The cost is about $3/month if you print about 50 pages, up to about $10/month if your volume is more like 300 pages. HP says ink, shipping, and cartridge recycling are included in their monthly plans, which are based on pages printed, not cartridges used. The info on how to sign up comes with the printer, or you can get more info at

Another option is to order ink online at  Set a reminder in your calendar for a month or two down the road, with your printer model. Then the ink will be delivered to your home when you need it.


For its price point, this printer does a lot, and since it’s now easy to print documents, photos and emails wirelessly, I’ll admit I’m getting used to having a printer again. The biggest knock on this device is its size and weight; you’re going to want to put it somewhere where it won’t need to be moved. I also found the Envy quite fast. While I was testing by printing one document at a time, it took about 15 seconds for the document to emerge from the Envy after it was in sleep mode, and just 5 seconds once it was already awake.  For me, that’s plenty fast enough.  I also didn’t get any paper jams, another frustration, but I also didn’t get to try printing a super high volume of pages.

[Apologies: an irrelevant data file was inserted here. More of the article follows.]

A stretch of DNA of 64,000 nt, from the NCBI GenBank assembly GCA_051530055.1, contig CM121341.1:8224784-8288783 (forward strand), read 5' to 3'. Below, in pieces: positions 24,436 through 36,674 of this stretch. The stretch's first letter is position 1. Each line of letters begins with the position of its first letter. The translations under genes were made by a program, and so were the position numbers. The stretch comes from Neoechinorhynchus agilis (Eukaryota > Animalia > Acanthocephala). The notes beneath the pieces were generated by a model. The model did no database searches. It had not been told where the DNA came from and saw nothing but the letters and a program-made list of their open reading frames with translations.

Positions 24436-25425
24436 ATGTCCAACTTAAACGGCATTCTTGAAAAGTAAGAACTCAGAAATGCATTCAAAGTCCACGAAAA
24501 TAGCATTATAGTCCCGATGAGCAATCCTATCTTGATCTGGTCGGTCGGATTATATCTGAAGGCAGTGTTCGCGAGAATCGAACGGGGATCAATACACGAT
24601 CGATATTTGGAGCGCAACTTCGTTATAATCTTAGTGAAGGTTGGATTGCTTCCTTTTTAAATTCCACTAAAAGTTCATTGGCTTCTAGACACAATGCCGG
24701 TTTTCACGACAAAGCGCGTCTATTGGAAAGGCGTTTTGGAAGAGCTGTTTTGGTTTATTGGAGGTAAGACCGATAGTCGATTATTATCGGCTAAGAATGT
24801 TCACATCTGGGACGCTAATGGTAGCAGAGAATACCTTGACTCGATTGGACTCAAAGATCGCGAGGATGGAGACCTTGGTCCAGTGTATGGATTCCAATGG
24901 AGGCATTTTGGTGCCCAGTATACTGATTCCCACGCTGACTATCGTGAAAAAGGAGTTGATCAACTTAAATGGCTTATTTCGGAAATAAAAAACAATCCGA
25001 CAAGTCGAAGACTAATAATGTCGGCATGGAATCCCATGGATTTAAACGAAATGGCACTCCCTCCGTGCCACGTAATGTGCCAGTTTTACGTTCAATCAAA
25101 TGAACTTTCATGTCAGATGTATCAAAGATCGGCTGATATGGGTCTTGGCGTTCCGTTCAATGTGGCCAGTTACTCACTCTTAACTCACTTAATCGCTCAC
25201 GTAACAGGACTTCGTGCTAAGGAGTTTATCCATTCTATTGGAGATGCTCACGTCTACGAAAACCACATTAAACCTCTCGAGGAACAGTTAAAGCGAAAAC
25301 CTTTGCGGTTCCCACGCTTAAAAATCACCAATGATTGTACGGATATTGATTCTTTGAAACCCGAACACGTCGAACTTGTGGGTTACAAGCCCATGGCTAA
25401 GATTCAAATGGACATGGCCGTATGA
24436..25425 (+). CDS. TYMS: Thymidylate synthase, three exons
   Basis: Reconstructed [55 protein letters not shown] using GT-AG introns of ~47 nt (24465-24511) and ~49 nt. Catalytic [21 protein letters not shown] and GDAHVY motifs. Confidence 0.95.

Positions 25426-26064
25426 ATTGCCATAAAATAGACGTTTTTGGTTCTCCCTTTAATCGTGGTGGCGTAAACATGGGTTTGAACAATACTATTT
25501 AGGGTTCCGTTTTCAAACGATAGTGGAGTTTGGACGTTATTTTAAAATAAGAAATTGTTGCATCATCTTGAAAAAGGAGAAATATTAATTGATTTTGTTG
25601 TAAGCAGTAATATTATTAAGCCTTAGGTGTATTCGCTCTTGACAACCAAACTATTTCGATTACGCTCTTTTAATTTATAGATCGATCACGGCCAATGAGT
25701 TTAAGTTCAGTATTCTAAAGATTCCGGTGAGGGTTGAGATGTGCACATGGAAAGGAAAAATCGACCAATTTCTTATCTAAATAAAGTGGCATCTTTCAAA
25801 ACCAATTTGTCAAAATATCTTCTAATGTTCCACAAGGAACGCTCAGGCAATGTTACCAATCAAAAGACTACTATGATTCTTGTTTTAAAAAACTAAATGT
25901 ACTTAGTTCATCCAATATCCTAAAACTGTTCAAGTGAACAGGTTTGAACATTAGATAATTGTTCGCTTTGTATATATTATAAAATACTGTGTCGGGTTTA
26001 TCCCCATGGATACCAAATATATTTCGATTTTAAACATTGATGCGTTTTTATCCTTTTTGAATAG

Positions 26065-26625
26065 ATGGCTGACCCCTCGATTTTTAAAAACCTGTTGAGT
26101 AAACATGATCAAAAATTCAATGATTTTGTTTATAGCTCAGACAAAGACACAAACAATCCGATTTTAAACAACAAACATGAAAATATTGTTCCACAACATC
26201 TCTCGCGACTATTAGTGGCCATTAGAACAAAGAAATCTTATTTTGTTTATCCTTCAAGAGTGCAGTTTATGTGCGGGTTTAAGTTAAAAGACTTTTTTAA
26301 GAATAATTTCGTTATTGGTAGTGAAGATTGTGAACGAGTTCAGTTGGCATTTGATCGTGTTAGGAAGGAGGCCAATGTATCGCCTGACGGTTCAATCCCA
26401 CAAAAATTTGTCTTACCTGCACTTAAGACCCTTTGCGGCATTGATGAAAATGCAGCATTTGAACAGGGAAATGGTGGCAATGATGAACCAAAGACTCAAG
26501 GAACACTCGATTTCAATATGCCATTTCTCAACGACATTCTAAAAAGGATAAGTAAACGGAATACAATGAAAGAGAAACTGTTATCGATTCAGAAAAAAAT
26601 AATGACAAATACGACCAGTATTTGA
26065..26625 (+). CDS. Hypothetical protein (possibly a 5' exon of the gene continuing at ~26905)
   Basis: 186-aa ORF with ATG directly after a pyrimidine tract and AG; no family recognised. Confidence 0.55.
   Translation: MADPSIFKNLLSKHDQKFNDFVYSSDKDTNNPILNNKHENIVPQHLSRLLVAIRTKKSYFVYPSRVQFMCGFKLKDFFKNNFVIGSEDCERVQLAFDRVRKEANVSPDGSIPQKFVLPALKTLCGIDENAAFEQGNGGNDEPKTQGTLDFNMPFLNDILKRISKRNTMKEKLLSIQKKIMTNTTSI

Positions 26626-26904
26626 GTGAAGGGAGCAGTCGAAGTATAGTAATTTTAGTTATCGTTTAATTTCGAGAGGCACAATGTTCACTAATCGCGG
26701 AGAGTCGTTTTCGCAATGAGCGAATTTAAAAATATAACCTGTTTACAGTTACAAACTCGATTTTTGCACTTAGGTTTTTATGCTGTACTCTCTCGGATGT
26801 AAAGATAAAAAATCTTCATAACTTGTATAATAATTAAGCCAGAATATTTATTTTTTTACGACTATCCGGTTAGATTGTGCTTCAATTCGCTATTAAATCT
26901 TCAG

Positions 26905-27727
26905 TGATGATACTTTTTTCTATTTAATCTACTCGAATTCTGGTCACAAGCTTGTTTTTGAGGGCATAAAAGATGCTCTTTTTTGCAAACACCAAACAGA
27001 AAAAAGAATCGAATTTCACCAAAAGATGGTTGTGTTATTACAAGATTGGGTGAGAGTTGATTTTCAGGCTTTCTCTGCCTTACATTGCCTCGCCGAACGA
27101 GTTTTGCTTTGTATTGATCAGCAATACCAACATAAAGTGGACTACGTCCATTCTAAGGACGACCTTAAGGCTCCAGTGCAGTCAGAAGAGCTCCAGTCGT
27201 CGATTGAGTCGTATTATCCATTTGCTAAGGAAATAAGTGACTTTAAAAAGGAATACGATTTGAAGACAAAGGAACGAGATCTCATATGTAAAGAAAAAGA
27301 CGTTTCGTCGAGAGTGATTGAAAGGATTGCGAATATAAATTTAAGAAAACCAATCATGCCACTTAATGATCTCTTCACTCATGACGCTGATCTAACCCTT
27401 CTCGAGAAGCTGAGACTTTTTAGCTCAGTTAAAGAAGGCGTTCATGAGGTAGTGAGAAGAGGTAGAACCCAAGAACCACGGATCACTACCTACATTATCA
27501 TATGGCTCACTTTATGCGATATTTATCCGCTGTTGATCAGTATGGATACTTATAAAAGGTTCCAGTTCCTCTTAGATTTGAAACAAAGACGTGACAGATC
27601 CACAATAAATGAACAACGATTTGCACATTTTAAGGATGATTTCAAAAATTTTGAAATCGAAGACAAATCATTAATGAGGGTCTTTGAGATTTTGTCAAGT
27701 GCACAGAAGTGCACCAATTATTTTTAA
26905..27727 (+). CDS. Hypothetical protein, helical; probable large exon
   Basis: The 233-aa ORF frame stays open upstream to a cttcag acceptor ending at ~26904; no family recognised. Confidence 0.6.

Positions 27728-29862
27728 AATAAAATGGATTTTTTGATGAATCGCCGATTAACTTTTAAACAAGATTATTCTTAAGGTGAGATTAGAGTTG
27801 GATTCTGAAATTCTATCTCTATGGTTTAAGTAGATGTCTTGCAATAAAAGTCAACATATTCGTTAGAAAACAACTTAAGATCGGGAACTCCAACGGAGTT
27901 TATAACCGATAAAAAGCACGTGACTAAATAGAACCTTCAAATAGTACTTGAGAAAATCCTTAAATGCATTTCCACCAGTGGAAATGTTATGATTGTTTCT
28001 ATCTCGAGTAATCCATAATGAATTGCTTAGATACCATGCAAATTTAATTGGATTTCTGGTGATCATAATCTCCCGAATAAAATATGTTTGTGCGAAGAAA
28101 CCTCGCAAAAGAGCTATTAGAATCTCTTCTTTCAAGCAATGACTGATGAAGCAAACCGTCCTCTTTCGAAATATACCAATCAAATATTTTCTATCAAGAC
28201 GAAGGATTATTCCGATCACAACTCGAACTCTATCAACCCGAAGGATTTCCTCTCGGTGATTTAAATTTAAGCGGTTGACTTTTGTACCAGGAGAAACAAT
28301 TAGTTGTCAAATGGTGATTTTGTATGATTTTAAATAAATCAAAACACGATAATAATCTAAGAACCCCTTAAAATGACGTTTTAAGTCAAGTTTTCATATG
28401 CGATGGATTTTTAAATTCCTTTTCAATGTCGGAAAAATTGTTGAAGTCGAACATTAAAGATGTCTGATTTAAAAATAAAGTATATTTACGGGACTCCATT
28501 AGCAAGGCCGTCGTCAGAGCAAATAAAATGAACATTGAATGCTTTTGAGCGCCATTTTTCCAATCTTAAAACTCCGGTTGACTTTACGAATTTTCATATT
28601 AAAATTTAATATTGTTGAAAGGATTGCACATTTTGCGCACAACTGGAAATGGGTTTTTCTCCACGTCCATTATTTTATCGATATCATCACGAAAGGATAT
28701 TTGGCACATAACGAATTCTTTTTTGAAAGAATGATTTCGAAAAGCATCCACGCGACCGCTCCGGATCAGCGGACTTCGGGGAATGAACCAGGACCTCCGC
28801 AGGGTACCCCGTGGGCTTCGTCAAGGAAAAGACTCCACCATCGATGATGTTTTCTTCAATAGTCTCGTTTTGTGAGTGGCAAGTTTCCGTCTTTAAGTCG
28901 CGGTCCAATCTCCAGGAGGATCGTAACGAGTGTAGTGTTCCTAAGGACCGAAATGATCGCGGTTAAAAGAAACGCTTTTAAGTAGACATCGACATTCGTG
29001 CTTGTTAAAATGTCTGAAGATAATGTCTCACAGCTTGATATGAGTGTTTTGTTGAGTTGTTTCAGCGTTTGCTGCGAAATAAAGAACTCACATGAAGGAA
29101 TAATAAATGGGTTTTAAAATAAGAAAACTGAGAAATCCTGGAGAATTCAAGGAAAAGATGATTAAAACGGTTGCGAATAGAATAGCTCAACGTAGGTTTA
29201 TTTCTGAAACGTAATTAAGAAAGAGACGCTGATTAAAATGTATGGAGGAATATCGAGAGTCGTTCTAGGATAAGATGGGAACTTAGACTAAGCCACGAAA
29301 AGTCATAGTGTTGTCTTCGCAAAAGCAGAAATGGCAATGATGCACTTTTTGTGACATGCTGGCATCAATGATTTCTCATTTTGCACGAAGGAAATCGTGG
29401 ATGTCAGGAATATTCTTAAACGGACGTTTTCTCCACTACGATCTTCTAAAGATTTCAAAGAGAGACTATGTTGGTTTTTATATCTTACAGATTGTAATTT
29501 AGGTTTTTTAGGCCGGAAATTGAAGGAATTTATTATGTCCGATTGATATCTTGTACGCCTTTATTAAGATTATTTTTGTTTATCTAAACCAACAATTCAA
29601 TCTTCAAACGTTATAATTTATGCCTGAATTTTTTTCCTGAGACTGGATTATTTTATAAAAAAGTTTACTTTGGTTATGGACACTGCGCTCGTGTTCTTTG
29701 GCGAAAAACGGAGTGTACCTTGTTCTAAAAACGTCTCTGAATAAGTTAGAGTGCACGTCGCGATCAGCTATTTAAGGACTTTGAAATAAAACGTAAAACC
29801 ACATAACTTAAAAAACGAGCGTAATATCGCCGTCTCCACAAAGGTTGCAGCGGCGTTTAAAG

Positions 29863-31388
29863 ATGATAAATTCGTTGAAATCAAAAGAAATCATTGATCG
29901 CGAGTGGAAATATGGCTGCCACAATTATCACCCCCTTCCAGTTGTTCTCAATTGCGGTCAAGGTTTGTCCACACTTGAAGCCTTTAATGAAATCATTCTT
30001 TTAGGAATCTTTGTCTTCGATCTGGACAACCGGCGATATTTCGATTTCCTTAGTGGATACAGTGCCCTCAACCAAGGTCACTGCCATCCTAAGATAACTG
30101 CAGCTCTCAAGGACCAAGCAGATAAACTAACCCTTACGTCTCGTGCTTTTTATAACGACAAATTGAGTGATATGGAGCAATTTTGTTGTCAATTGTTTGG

Of course, most people’s satisfaction with their printer comes from how long the ink lasts, and how much the cartridges cost to replace. I can’t accurately report on that yet, as I’ve probably only printed 20 pages so far over a few weeks, but I’ll post updates as needed.

In all, I’m pretty happy with the versatility of the HP Envy 7640e. It does everything I could want, and more (since I may never ever find use for the included fax capability!). If you’re looking for more feedback on this printer, customers give it 4/5 stars online.

Get the HP Envy 7640e All In One Printer from Best Buy!

Erin Lawrence
Editor TV and Home Theatre
Erin is a journalist, writer, and TV producer with a fascination for technology and a love of gadgets. Check out her blog